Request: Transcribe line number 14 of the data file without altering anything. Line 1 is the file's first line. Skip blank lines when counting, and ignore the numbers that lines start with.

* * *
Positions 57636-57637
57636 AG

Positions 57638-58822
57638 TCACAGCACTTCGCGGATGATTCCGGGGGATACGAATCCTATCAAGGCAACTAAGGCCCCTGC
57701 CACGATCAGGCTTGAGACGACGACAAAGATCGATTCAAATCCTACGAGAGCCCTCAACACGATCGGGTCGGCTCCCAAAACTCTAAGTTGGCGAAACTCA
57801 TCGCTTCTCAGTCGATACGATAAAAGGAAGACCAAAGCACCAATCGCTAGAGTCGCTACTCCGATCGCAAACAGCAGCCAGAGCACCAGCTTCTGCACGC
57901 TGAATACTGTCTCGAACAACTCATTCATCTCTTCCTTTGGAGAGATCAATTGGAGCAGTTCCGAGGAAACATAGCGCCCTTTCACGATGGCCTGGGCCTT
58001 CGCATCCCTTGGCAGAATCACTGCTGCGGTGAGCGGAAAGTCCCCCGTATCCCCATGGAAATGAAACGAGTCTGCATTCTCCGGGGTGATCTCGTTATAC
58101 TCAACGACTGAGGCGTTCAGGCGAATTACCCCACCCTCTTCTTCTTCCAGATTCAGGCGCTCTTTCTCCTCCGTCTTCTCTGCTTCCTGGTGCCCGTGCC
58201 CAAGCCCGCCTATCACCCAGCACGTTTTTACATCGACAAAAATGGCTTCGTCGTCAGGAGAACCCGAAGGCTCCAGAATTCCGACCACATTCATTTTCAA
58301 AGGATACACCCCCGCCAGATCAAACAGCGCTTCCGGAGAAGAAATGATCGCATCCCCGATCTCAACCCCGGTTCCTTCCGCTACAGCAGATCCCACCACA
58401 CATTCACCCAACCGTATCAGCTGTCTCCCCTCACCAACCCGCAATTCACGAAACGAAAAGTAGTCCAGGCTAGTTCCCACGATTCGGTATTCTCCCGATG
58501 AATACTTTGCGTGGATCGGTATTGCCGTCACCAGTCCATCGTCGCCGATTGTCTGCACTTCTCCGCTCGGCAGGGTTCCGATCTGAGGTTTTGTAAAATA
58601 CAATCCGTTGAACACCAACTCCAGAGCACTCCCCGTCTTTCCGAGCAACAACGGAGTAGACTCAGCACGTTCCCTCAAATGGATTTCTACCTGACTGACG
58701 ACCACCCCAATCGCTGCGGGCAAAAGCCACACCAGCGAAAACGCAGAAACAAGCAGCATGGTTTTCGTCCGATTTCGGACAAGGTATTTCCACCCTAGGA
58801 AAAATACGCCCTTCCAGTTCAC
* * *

58601 CAATCCGTTGAACACCAACTCCAGAGCACTCCCCGTCTTTCCGAGCAACAACGGAGTAGACTCAGCACGTTCCCTCAAATGGATTTCTACCTGACTGACG